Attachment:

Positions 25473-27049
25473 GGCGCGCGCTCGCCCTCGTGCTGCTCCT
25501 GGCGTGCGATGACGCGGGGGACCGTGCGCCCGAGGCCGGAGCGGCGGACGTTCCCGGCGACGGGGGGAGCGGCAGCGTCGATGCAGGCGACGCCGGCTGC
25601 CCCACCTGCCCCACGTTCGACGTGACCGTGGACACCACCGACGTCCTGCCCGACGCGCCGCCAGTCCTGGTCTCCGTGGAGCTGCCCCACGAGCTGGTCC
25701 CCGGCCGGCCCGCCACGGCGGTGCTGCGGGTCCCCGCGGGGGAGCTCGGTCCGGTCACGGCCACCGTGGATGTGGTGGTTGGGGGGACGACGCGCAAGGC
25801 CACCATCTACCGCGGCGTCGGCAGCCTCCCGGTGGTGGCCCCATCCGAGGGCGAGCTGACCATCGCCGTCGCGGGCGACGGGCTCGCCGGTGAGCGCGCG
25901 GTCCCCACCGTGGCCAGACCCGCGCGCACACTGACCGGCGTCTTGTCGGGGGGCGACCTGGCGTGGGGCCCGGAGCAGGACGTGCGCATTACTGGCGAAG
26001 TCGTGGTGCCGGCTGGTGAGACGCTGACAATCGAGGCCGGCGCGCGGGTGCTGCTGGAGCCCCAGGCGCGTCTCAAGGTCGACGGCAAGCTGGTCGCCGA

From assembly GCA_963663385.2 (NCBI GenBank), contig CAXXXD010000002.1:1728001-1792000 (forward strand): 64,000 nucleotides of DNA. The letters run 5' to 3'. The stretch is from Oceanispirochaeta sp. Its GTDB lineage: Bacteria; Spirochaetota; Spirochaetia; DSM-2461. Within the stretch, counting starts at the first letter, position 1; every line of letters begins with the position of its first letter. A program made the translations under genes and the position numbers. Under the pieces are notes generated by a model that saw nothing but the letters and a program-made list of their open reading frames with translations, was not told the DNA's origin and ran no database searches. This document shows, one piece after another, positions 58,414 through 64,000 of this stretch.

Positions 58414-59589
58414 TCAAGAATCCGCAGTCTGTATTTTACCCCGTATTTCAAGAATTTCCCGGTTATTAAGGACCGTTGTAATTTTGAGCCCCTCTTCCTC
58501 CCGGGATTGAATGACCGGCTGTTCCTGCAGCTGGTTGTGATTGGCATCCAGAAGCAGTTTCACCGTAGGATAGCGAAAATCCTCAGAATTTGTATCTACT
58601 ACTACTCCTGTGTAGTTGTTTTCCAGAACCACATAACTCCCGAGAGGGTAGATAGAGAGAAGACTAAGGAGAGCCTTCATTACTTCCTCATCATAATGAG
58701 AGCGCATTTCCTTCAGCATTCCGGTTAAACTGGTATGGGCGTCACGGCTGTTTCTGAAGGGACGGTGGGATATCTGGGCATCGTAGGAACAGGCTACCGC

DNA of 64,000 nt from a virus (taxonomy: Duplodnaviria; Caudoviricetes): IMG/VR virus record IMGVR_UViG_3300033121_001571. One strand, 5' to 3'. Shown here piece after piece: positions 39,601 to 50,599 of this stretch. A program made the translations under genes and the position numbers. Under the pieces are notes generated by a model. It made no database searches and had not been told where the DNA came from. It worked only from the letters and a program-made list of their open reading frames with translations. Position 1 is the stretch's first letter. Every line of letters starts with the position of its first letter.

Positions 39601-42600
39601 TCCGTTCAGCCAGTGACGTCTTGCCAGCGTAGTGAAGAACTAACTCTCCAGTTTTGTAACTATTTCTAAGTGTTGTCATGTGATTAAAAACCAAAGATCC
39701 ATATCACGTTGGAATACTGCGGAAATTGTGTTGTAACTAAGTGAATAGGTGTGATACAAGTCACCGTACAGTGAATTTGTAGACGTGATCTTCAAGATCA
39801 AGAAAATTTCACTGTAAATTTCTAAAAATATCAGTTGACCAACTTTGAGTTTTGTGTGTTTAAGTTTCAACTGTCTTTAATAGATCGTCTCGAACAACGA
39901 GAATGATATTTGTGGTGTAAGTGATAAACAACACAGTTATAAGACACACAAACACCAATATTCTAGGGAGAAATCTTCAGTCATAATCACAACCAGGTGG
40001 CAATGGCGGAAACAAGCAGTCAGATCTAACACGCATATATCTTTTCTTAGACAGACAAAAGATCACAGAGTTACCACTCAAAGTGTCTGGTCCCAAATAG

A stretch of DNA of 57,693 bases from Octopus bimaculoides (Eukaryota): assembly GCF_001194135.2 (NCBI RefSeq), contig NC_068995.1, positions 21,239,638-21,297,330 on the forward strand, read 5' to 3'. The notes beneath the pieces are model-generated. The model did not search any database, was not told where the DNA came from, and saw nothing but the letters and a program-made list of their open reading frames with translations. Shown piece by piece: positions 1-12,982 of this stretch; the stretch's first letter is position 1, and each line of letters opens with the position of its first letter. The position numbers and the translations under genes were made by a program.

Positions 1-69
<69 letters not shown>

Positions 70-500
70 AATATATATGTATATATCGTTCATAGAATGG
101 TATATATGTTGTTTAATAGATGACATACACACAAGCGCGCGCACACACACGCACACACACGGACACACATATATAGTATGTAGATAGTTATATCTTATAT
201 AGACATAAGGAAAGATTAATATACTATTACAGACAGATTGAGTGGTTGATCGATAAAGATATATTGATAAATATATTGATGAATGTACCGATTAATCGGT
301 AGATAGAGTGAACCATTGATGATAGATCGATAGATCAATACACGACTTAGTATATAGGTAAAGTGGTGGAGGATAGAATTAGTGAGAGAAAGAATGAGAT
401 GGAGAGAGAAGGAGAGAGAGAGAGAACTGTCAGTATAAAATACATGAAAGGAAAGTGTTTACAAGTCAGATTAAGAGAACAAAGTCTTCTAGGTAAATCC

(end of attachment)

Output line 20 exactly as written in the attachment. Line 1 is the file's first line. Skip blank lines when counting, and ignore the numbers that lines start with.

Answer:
39901 GAATGATATTTGTGGTGTAAGTGATAAACAACACAGTTATAAGACACACAAACACCAATATTCTAGGGAGAAATCTTCAGTCATAATCACAACCAGGTGG